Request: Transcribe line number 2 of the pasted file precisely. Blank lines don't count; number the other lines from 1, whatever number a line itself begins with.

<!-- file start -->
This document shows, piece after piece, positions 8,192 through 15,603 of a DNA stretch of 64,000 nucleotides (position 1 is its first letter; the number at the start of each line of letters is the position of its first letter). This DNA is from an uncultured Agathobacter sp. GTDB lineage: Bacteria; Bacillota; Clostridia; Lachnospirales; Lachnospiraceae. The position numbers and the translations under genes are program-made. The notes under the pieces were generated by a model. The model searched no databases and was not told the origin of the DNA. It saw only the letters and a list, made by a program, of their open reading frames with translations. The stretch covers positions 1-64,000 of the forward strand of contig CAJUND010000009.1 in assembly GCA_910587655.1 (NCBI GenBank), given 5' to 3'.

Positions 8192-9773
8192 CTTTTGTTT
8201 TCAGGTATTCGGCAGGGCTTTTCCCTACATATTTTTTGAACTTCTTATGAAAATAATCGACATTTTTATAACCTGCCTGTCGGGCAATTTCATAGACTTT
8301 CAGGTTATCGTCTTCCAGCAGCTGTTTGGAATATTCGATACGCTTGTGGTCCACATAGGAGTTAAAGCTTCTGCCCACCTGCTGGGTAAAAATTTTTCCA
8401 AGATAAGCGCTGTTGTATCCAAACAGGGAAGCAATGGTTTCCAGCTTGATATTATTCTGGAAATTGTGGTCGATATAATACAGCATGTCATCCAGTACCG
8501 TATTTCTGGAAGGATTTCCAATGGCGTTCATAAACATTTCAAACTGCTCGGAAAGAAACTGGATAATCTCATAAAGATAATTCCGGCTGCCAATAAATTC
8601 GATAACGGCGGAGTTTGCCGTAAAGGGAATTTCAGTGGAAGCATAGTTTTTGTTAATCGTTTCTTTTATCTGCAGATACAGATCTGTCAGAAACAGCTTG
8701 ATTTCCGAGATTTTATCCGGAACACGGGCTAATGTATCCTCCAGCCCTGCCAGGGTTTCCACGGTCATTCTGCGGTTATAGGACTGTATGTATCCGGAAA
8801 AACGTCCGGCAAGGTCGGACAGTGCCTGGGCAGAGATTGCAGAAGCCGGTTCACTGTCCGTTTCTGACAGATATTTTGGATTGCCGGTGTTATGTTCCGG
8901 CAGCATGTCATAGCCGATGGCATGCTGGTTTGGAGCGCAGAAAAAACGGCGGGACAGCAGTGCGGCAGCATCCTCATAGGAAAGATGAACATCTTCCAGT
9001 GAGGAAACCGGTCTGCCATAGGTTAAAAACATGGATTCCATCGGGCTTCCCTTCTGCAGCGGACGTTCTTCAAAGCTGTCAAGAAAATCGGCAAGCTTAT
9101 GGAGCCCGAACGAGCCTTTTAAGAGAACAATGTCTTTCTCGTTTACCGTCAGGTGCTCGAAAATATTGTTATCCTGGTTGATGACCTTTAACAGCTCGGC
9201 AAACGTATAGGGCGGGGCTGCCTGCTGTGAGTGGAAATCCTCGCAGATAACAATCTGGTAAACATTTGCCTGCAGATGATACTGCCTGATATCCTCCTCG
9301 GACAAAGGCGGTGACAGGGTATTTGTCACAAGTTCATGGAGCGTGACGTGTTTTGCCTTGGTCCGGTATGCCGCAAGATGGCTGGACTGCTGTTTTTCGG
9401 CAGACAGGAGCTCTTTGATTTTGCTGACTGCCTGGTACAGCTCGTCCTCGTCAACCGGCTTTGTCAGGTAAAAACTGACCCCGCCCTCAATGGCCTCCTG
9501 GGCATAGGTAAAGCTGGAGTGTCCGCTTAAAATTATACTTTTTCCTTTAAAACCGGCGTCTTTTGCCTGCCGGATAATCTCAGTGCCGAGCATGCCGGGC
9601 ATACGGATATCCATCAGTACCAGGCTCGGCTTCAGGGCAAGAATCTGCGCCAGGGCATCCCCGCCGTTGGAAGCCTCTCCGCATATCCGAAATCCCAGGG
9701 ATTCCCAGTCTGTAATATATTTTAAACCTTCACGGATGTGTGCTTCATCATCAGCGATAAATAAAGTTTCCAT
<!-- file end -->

Positions 8192-9773